Change is the only thing I can count on these days. It feels like my own "normal," my own version of stability.
by Jane D.
There was a period of time in this year when things were temporarily perfect. There was the penthouse with its perfect view of the city, the dashing boyfriend with the shiny black Mercedes Benz who was charming and could make me laugh, and the job where despite the revolving door of bosses, I worked with friendly colleagues. There are times when I ask myself why couldn’t it have lasted forever, or at least a bit longer.
I saw it coming for months -- the guillotine, the pink slip, the collapse of what I knew as stability, or what on the surface seemed like stability. Stability came in the form of the two doormen apartment in a posh neighborhood. It came in the form of a dashing boyfriend who wrote about a similar longing for stability in his love letters. It came in the form of a new job that seemed to offer stability too. And then, all of it seemed to come to an end over the last two months.
During the first week of August on a bright summer weekday in cubicleland, I was called in and told that my position was being axed, that the department was being restructured. My boss, who also has attention deficit hyperactivity disorder (ADD/ADHD), had already been fired. Since then I had been slowly but surely making an exit, physically removing my things from the office and saying goodbye to colleagues. I had a sense that everything was coming apart, piece by piece, which it indeed was. My world of stability, which was already built on fragile ground, all seemed to end at once -- the loss of the boyfriend, the impending loss of the apartment, and then the job.
While it now had a familiar ring -- this was, after all, the pattern of life since graduation -- there was something sad about it, something tragic. At times I feel like a broken record repeatedly asking myself, “Why me, why me, why me?” But these losses also seem to make sense. I had never really liked this job in the first place. From the early days, something wasn’t right about he boyfriend. Beyond his overall attractiveness and persona, there were little things: an ex-girlfriend still texting him, an invitation to a wedding, and a tendency over promise and under deliver. In the end, I realized none of this mattered. I had fallen in love with a fantasy, with the idea of stability.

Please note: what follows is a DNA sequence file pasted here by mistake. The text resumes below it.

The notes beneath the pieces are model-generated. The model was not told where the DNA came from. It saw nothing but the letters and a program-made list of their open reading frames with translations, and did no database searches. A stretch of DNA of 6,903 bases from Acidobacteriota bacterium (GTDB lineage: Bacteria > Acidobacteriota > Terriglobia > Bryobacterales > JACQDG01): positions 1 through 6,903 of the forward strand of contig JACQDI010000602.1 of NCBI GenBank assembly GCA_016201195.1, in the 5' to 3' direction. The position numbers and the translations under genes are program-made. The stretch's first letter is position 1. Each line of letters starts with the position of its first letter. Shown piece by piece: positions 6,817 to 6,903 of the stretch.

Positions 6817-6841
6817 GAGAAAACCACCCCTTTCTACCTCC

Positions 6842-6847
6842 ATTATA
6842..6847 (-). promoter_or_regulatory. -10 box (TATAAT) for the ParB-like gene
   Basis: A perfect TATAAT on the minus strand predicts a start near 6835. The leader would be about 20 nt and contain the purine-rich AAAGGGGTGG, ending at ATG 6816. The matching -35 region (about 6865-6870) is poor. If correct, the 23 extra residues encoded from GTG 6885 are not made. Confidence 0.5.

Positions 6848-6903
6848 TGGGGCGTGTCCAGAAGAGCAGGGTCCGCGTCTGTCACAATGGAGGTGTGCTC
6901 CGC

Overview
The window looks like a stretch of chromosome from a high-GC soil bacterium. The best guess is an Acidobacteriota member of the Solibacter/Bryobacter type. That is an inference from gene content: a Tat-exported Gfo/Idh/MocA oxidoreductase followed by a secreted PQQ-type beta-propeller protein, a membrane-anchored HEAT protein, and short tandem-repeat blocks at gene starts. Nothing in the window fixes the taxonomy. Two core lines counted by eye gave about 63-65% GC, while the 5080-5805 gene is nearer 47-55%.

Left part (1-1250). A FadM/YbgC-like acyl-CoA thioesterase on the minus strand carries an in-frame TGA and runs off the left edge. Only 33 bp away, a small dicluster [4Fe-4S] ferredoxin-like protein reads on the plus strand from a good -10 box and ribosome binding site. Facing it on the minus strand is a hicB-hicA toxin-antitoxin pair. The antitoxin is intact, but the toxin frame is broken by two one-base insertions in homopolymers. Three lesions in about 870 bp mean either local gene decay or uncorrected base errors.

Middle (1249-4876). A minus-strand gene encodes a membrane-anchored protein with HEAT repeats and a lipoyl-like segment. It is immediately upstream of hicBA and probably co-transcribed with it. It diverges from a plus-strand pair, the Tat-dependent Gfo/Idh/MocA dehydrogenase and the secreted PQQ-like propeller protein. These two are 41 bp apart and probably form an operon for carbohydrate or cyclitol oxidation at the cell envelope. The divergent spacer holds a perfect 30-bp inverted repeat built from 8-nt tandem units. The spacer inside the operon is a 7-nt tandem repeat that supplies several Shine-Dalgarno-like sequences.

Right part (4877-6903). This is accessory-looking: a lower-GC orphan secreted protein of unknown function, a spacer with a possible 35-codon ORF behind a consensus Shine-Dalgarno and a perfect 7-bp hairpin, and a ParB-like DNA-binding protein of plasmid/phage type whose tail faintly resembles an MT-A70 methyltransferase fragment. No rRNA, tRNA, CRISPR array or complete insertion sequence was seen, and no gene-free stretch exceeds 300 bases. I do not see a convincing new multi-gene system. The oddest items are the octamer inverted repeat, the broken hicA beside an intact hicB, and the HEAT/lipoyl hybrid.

Over coffee I told a good friend that the end of the relationship was devastating not simply because I was blown off, but because it was the end a dream or stability, planted in my mind in the form of a house, a two-car garage, a child, maybe a pet. In the same way, the job provided that ideal. For a long time, I have hungered for the structure of a company or a household, and yet it is fair to say that I am not ready to settle down, and that I continue to wish to be alone. Maybe someday I will open my heart and self again to be tied to an institution, a place, or a person; for now, that seems like a pipe dream.
The reality of loss, of doors that closed one right after the other, was a bit surreal. After the loss of a love, there was the pink slip and then the impending farewell to the penthouse too. The co-op had caught on that the subletting had been going on for years, and they now wanted my friend, the landlady, to pony up so to speak. After a year of living in the building, of nodding and smiling at the doormen, of living the lifestyle of a so-called Jewish American Princess, I had steadily come to think that I belonged there, that the place was mine. I laugh because in the end it was never mine to begin with.
At a time of loss, I search for spirituality and wonder why does God give only to take away. I feel like a cat that has been fed canned food for a whole year, only to be switched back to dry kibble. As I type, I am reminded that a year ago the ex-boyfriend and I had a great deal of fun, and that I was at the cusp of moving into the penthouse, and that I’d just started a new job. A year later, all of that is gone. There are many days when I play the blame game, knowing the root cause is my own self, and then I stop myself and think the only constant thing about life is change. Change, in a way, is my form of stability.
If there’s anything that ADHDers are used to it is surviving change; dusting our knees off and getting on the horse again.